I did finally come off the air in 1985, moving into full time production at KZOU, left there in 1987 for KRXY (Y108) in Denver, then WAAF in Boston and finally WIOD/WFLC/WHQT in Miami.
I exited WIOD/WFLC/WHQT in 2001, finally getting out of day to day radio, but staying close to the business as Executive Producer for Brown Bag Productions, at the time the premier provider of imaging libraries for radio. I left the Bag in 2005, along with Mike and Bob Lee (the founders of the company and inventors of the imaging-only library concept) and we founded Download HD, the industry's first and only complete radio content service. (You can check us out at, click on "demo"). And now I sit in a studio all day, cooking up content for a couple hundred stations, just a couple miles from the Miami beaches. Yeah, life is tough.

Whew, didn't mean to get so wordy, or give you the complete bio, but it just happened. I'm really glad to see you're continuing the KAAY blog, and I'm sure there's some fun stories locked inside these aging brain cells. If you like, from time to time I'll have a large glass of Maker's Mark and see if I can bring them to the surface for ya. Or, if there's anything else I can do to help the cause, just let me know.


"P.S. BTW, I just saw Dave Montgomery's post on your blog. He and Felix were putting in that ground system during my second term as PD at KCLA, and I can vouch for the hog poo stink. It stayed inside that building for months after we opened.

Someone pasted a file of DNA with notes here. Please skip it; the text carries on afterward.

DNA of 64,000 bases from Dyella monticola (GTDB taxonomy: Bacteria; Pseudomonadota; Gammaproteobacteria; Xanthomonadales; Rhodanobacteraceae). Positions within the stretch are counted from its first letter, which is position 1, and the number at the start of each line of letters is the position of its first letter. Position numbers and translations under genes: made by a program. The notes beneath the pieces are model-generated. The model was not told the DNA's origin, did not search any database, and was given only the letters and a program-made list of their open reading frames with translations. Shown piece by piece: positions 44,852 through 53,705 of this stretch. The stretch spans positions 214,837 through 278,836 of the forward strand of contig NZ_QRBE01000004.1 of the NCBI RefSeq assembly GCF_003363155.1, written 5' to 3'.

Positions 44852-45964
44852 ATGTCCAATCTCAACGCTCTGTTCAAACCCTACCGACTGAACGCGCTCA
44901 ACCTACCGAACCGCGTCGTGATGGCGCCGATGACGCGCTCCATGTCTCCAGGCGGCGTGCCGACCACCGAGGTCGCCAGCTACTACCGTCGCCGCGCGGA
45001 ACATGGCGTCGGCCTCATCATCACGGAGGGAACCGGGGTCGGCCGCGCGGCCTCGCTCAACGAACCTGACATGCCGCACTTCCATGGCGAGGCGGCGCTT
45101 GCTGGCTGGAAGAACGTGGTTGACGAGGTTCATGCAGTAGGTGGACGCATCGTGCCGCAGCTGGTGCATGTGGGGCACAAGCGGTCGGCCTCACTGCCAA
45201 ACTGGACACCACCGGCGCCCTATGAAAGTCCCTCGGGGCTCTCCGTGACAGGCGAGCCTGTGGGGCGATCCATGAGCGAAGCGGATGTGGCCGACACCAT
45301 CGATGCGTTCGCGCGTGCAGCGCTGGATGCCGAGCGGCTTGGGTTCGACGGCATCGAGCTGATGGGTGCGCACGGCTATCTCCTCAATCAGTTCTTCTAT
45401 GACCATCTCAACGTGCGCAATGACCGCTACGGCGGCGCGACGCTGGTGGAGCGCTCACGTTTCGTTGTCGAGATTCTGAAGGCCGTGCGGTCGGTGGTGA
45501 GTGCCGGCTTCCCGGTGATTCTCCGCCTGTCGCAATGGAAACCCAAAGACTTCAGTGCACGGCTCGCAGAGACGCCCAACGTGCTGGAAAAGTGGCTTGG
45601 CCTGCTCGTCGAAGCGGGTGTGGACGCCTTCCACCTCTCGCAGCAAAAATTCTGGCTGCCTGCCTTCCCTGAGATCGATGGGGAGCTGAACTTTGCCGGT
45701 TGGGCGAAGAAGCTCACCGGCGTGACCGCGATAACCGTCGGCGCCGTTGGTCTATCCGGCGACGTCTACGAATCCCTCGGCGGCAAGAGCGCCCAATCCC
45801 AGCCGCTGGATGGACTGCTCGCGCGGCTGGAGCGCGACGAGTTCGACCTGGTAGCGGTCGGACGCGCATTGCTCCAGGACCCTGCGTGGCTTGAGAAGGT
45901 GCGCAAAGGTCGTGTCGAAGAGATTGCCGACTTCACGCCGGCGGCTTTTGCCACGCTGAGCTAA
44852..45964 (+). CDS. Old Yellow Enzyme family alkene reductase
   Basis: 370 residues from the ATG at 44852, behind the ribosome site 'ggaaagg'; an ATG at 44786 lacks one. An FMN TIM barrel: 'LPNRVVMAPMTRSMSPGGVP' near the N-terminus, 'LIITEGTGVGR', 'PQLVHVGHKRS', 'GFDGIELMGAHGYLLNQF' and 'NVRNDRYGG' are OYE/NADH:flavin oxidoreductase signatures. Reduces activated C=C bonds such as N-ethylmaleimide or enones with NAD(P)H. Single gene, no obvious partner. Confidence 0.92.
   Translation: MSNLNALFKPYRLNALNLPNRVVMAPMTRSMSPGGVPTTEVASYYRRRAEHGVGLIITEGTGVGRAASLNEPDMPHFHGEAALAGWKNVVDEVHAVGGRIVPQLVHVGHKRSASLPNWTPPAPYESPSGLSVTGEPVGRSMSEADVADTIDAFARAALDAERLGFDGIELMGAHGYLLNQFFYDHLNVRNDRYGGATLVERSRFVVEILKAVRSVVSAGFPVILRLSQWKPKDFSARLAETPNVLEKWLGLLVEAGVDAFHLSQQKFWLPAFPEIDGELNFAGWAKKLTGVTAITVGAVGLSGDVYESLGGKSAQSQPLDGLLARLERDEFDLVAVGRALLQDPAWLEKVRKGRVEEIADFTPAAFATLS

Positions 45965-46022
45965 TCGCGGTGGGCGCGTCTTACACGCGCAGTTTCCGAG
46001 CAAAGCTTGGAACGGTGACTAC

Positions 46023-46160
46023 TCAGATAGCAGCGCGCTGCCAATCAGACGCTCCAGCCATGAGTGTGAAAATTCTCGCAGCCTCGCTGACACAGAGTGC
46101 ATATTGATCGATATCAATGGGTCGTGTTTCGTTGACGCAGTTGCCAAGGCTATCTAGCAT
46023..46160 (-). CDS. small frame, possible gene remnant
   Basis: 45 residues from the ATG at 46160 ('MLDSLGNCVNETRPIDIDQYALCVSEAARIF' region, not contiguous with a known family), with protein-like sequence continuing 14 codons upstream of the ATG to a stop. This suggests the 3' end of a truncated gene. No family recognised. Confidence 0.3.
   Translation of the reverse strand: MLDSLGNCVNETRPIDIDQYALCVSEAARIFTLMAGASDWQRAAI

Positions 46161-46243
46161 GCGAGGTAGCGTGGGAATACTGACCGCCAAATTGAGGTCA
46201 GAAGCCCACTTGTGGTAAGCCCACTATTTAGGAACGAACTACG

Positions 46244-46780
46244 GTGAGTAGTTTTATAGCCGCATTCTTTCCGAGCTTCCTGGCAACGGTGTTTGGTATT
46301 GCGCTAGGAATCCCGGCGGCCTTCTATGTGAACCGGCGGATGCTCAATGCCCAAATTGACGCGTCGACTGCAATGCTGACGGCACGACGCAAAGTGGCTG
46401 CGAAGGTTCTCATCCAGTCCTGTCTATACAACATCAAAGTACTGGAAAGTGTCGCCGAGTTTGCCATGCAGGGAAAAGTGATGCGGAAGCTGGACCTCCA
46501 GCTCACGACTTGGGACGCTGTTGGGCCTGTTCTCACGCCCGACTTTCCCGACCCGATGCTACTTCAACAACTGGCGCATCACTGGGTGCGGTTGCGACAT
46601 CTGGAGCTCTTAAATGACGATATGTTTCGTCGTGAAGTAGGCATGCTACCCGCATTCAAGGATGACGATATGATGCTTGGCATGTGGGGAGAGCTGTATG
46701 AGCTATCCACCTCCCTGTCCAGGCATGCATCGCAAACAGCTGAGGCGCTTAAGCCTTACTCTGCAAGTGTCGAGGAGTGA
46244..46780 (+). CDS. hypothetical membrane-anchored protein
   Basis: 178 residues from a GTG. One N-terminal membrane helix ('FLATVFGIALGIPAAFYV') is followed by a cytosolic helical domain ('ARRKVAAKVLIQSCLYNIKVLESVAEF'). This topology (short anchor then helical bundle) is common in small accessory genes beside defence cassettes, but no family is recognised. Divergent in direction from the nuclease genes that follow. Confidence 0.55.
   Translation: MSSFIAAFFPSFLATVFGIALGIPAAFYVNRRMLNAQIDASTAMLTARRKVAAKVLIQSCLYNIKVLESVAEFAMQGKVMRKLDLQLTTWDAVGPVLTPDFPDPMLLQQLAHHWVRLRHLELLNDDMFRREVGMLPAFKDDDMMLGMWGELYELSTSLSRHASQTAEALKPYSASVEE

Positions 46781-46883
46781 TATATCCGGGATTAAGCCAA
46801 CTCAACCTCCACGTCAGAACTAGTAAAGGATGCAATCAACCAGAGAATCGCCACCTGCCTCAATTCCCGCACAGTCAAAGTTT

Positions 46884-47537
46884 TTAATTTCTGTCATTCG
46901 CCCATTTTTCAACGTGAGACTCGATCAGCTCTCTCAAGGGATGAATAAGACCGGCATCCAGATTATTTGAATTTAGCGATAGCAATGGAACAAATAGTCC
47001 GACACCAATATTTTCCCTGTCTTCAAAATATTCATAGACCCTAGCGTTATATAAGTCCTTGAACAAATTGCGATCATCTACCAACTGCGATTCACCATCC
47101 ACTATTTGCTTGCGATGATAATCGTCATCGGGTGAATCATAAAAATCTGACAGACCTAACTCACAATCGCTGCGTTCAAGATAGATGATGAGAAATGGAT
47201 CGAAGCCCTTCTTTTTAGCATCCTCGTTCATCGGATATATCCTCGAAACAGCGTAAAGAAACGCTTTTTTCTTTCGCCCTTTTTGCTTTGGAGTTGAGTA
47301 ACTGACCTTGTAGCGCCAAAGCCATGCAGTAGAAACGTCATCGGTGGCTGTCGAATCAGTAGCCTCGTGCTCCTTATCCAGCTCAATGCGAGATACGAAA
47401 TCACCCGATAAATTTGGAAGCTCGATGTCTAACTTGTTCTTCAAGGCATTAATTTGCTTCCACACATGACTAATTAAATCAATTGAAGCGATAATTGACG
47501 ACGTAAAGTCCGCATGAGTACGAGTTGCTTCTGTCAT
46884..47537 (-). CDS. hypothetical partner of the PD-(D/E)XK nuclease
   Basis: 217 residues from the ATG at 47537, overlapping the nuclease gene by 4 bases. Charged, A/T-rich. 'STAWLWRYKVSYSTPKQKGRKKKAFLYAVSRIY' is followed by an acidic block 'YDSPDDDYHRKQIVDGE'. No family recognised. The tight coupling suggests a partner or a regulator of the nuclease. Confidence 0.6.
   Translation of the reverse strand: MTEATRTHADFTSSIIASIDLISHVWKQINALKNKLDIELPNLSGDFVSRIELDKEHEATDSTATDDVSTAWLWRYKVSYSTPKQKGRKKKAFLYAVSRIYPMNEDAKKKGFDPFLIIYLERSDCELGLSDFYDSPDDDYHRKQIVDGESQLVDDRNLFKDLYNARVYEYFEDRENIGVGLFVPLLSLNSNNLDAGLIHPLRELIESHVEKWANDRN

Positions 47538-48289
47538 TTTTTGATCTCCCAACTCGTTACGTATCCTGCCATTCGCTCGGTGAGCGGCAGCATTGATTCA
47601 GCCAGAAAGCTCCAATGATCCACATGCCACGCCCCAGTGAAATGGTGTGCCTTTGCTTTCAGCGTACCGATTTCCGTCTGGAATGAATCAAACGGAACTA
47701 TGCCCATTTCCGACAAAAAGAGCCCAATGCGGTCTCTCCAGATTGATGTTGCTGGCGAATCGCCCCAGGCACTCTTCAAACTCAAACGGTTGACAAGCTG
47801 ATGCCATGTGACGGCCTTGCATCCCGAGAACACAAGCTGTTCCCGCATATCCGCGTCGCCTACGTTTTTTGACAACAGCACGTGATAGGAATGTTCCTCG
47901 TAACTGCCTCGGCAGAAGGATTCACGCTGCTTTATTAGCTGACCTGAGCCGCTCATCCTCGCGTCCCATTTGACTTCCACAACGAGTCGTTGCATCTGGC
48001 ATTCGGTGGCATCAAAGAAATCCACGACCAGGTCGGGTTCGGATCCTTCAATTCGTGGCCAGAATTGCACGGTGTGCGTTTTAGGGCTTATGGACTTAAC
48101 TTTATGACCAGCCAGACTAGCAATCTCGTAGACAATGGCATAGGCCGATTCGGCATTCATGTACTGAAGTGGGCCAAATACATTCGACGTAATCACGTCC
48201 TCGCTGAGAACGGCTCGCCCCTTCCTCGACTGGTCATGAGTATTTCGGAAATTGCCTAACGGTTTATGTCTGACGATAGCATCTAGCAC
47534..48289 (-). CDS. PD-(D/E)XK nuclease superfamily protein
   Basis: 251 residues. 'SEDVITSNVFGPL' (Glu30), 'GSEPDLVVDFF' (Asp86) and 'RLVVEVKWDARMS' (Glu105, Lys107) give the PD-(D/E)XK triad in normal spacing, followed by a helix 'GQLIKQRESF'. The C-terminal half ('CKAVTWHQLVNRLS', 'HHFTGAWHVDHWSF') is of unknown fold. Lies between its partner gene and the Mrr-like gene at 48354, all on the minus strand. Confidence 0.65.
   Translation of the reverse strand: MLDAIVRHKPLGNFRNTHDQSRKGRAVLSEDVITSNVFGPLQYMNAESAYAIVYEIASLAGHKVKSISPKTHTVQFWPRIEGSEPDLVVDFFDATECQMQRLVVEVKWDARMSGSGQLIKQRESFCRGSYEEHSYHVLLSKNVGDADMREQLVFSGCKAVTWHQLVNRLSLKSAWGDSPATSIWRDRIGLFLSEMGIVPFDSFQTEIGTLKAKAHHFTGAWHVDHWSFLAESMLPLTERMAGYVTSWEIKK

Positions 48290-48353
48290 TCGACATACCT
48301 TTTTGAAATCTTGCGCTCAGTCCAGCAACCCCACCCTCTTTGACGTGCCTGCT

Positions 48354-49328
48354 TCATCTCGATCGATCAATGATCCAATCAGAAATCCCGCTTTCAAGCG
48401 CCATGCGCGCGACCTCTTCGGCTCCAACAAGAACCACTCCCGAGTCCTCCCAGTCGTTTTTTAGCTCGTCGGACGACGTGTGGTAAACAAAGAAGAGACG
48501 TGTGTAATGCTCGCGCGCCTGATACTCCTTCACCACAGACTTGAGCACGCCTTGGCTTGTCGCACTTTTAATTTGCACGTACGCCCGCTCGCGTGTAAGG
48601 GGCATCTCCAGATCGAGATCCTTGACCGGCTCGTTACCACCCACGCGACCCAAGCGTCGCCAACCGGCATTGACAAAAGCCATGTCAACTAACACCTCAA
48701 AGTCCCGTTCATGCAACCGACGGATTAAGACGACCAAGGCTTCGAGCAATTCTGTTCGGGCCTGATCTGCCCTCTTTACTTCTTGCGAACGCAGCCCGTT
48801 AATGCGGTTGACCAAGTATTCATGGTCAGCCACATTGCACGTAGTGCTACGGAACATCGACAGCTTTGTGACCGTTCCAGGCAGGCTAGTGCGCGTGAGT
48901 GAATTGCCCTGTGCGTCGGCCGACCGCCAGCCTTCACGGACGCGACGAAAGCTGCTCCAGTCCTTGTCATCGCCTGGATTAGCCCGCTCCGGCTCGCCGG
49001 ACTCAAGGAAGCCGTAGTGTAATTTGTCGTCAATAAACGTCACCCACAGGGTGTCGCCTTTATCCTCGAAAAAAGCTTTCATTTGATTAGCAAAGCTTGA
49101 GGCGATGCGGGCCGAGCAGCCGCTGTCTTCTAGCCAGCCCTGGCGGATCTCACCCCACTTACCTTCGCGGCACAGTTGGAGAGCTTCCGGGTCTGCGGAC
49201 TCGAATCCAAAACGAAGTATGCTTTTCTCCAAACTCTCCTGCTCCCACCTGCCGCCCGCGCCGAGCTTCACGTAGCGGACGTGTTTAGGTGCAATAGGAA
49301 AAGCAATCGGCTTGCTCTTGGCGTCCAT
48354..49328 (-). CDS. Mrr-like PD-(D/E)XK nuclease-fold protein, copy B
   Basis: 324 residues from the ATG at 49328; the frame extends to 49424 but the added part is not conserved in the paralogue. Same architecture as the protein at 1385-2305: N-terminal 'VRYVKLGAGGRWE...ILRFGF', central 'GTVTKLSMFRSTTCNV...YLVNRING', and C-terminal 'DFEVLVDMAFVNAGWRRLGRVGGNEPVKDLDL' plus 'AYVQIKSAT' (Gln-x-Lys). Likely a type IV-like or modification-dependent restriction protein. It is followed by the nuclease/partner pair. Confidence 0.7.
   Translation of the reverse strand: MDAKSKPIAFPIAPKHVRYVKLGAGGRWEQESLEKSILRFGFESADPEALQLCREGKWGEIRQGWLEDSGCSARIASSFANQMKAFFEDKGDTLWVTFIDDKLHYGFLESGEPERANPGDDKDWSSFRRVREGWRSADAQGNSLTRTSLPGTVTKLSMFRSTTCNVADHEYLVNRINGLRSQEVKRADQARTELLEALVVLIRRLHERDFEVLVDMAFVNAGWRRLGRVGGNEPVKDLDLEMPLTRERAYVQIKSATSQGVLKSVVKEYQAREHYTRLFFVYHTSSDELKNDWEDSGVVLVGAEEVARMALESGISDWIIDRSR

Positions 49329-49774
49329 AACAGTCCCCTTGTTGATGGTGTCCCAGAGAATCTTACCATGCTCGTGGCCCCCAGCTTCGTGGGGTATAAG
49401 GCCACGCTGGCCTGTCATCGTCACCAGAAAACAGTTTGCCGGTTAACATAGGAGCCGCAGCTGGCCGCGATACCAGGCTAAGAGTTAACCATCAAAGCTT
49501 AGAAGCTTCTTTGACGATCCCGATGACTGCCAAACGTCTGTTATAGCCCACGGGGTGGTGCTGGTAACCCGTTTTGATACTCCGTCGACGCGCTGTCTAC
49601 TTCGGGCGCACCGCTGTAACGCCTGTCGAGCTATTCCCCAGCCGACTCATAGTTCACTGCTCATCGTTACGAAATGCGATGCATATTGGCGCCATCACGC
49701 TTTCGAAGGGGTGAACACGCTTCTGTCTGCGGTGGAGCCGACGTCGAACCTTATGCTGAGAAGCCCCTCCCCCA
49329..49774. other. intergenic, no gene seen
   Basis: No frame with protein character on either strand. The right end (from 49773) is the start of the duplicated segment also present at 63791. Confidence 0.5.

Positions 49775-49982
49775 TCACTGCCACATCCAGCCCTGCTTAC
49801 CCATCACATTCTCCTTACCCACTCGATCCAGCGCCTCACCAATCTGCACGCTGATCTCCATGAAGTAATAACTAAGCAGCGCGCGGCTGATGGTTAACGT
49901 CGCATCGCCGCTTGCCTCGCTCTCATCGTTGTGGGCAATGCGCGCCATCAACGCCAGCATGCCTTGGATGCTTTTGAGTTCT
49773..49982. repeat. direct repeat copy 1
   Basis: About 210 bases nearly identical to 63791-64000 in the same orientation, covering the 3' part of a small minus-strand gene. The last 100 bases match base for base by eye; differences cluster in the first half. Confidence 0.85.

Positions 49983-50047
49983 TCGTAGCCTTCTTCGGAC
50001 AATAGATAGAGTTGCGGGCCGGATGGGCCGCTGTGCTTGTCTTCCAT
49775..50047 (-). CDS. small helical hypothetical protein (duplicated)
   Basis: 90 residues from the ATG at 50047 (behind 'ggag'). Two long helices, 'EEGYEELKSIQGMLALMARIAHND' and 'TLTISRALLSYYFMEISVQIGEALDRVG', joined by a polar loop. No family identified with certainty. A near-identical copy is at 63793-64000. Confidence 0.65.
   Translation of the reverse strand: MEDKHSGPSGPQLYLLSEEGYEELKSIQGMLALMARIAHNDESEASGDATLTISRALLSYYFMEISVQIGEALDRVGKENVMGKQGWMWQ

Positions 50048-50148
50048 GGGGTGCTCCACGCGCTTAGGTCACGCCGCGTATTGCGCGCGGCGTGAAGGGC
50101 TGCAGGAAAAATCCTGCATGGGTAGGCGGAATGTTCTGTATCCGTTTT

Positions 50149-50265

While you're at it, ask Dave if he remembers the name of whoever it was who was buried under one of the towers at the KAAY transmitter site in Wrightsville. No, I'm not joking, there was a headstone right next to the tower foundation. As Clyde Clifford used to say, "with 50,000 watts going through that ground system, that's one body that ain't cold." "

Thank you, Greg, for your insight! In my opinion, this is important history- please visit often and let us know more!

Bud S. (


  1. FADICK!!! Treadway here. LOVED seeing your post on this fine new blog--and THANK YOU for mentioning the tombstone under the "western" tower in the array. If memory serves, the kid's name was Glaspie Dillard, who died in 1929 at about the age of five. Phil North showed me the marker in the summer of '71, and I have been back a couple more times over the years.

    The way I heard it, there was a graveyard on the land selected for the transmitter site when KTHS moved from Hot Springs in 1951 or '52. All the graves were relocated, except for one, and I was told they couldn't find any of the family so it was left where it was.

    Whether truth or tall tale, ya gotta admit that it's a story WORTHY of KAAY. Poor Glaspie has undoubtedly not rested since they fired up that big-a$$ RCA for the first time. (Aside to readers who may not know: the transmitter building AND the studios at both 1425 W. 7th and 2400 Cottondale Lane were quite haunted.)

    Ah, such memories! Guess it's time to get off the half a heinie that I have left and start contributing.

    Cheers, Old Friend!
    David B. Treadway
    a.k.a. The Last Doc Holiday

    1. I have a memory of Greg "Hot Scott" from my time working overnights at KOTN in Pine Bluff back in 1972. But, the details are fuzzy. Greg, if you read this, how can I contact you? Did you ever work at KOTN? And, why can't I remember the details? Wouldn't Greg have been working at KLAZ by the fall of 72?
      Art Morris